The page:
Buckwheat with Toasted Groats & Crème Fraîche
Chad Robertson, Tartine: Book No. 3 - December 19th, 2013
This recipe has been adapted from Tartine: Book No. 3 by Chad Robertson―a book featured in Words-to-Table Cooking, Food Arts' yearly roundup of chef-authored cookbooks.
“Buckwheat has always been a favorite grain and lends a haunting, earthy flavor to many of the world’s great cuisines, whether sarrasin crêpes of Brittany, delicate soba noodles from Japan, pasta and polenta in the Italian Alps, or hearty soups and stews across Central and Eastern Europe. When I first traveled to Hungary with my friend Nick Balla, chef at Bar Tartine, the bakery’s sister restaurant, we feasted on crimson-colored Mangalitsa pork sausage on bread, topped with spiced lardo and shaved onions. The sausage was outstanding; the bread, not so much—it was bleached white and puffed up with little flavor.
“Mangalitsa pork is renowned for its exceptionally creamy and flavorful fat. At home, a farmer friend was raising Mangalitsa pigs for us to use at Bar Tartine, and Nick, inspired by our trip, was curing lardo and making his own paprika sausages. I wanted to create a bread that would complement these bold flavors. Gluten-free buckwheat contributes even less structure to a dough than rye, but its flavor is equally distinct. To work enough buckwheat to taste into this dough without weakening it, we added toasted buckwheat groats as you would add nuts or seeds. To create a loaf with an open crumb using even higher percentages of buckwheat, I developed different techniques.
Yields 2 loaves
- 150g buckwheat groats, toasted (see note below), soaked in warm water to cover for 1 hour, then drained
- 70g crème fraîche
- 500g high-extraction wheat flour
- 450g medium-strong wheat flour
- 50g whole-grain buckwheat flour
- 70g wheat germ
- 850 ml water
- 150g leaven
- 150g fine sea salt
- coarsely ground buckwheat groats (for coating)
Combine toasted groats and crème fraîche in small bowl; reserve.
In another bowl, combine the flours and wheat germ. In second bowl, combine water and leaven; add flour mixture; mix by hand until thoroughly combined, about 5 minutes; rest dough, covered in bowl, 30 minutes; add salt; mix by hand until incorporated (the dough should have the feel of wet concrete); cover bowl with clean kitchen towel; let rise at warm room temperature (80° to 85°F/26° to 29°C), 3 to 4 hours [alternatively, you can accomplish the same goal more slowly by fermenting the dough overnight at cellar temperature (55°F/13°C)], folding dough every 30 minutes for first 2 1/2 hours (see note below), folding in crème fraîche and toasted groat mixture after first two series of turns, 1 hour into rise; after 3 hours and six foldings, dough should feel aerated, billowy, and softer with 20 to 30 percent increase in volume—if not, continue bulk rising 30 minutes to 1 hour longer.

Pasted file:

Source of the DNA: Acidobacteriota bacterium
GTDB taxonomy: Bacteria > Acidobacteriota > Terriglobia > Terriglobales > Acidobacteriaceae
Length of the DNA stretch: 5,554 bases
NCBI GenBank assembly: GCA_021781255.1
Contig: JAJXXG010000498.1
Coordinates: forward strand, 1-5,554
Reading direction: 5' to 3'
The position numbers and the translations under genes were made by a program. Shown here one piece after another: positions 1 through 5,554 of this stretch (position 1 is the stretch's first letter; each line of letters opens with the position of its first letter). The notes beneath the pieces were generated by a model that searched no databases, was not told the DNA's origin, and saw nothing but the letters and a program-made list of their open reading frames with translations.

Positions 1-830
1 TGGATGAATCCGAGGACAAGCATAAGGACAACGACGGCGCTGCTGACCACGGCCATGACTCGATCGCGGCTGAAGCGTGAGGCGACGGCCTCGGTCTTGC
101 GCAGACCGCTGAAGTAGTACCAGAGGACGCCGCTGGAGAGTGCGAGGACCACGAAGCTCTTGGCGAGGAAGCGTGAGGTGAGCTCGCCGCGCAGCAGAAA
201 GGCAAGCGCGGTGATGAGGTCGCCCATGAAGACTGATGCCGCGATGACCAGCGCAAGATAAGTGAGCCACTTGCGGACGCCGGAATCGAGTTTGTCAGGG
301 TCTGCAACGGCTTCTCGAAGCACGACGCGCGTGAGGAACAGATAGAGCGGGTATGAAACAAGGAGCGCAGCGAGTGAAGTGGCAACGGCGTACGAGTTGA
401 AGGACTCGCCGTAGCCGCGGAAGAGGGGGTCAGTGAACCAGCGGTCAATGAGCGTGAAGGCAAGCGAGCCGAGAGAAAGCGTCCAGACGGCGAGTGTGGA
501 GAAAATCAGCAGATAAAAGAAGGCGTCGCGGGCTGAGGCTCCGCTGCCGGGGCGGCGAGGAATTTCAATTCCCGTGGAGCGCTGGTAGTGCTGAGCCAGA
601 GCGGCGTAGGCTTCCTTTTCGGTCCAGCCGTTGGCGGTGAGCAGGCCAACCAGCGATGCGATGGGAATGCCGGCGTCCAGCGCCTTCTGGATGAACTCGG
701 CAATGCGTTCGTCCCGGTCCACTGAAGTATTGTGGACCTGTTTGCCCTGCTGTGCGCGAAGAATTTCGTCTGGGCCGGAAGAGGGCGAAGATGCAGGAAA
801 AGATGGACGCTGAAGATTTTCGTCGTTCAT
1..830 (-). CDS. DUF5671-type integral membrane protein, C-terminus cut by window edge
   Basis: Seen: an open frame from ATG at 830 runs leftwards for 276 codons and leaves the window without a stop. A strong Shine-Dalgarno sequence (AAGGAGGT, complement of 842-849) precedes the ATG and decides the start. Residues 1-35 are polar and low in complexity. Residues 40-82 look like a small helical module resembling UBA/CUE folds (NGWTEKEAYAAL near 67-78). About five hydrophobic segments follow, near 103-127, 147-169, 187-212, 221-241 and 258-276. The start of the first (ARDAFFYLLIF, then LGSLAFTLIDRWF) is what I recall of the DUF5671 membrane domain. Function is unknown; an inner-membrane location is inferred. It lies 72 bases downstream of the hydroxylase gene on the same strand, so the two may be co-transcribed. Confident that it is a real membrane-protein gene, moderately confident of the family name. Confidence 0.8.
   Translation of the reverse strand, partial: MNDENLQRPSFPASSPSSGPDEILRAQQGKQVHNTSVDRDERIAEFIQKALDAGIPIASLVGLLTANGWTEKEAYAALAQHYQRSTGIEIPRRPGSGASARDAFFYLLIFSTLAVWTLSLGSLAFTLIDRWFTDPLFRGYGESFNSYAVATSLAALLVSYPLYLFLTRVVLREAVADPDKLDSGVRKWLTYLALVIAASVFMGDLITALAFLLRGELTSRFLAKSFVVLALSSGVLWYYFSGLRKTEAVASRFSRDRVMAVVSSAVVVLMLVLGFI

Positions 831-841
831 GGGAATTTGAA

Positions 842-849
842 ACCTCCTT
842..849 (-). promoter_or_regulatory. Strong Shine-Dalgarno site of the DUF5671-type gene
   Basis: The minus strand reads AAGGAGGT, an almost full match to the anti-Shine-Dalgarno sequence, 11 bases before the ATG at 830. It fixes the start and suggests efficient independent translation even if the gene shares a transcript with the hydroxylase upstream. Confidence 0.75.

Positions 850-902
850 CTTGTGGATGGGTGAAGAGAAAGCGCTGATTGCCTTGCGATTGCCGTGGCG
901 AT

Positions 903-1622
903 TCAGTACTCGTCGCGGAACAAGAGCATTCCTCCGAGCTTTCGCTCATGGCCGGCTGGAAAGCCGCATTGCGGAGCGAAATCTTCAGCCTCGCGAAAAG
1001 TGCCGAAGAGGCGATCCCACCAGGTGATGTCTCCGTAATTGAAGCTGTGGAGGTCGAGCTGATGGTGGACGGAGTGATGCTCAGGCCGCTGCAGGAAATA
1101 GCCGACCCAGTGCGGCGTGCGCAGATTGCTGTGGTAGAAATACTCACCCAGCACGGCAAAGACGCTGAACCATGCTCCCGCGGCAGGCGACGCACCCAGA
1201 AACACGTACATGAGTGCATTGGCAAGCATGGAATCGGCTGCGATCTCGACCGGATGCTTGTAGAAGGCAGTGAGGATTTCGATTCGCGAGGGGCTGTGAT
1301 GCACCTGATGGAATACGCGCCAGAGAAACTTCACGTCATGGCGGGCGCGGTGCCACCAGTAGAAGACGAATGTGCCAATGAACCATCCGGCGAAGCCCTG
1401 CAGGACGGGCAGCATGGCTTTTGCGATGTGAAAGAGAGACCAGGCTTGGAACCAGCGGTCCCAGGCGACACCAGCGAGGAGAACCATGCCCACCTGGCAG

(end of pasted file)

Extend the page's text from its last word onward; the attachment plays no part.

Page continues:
Remove dough from container; lightly flour top surface of dough; cut into two pieces; work each piece gently into a round by drawing the spatula around the side of the dough in a circular motion; flour tops of the rounds; cover with a kitchen towel; rest dough 20 to 30 minutes; line two medium baskets or bowls with clean dry kitchen towels; dust generously with 50/50 mixture of any wheat and rice flours.
Fold dough final time; roll dough in buckwheat groats to coat; rest dough several minutes, leaving seams underneath; transfer to floured baskets; cover with clean dry kitchen towels; let dough rise at warm room temperature, 3 to 5 hours, or overnight in the refrigerator.
Heat oven to 500°F (260°C); adjust oven rack to its lowest position.
Place 9 1/2” round cast-iron Dutch oven and lid into the oven to preheat; carefully transfer one dough round into preheated Dutch oven, tipping it out of basket into pot with seam-side down; score top of dough with razor blade; cover pot; return to oven.
After 20 minutes, reduce oven temperature to 450°F (230°C); bake 10 minutes; carefully remove lid; continue to bake 20 to 25 minutes, until crust is deep golden brown; remove from oven; turn loaf out onto wire rack to cool.
Chef’s Notes: To toast buckwheat groats, heat the oven to 350°F (180°C); spread groats on baking sheet; toast until browned and aromatic, about 20 minutes. • To do a fold, dip one hand in water, grab the underside of the dough, stretch it out, and fold it back over itself. Rotate the container one-quarter turn and repeat three to four times. When you are folding the dough, note its temperature to the touch and how the dough is becoming aerated and elastic. • We don’t “punch” the dough down to degas at Tartine. We strengthen the dough by using gentle folds and turns. As flavor develops during the first rising, it is key to preserve that flavorful gas built up within the dough until the bread is baked.
Chad Robertson, Tartine Book No. 3, Chronicle Books (2013).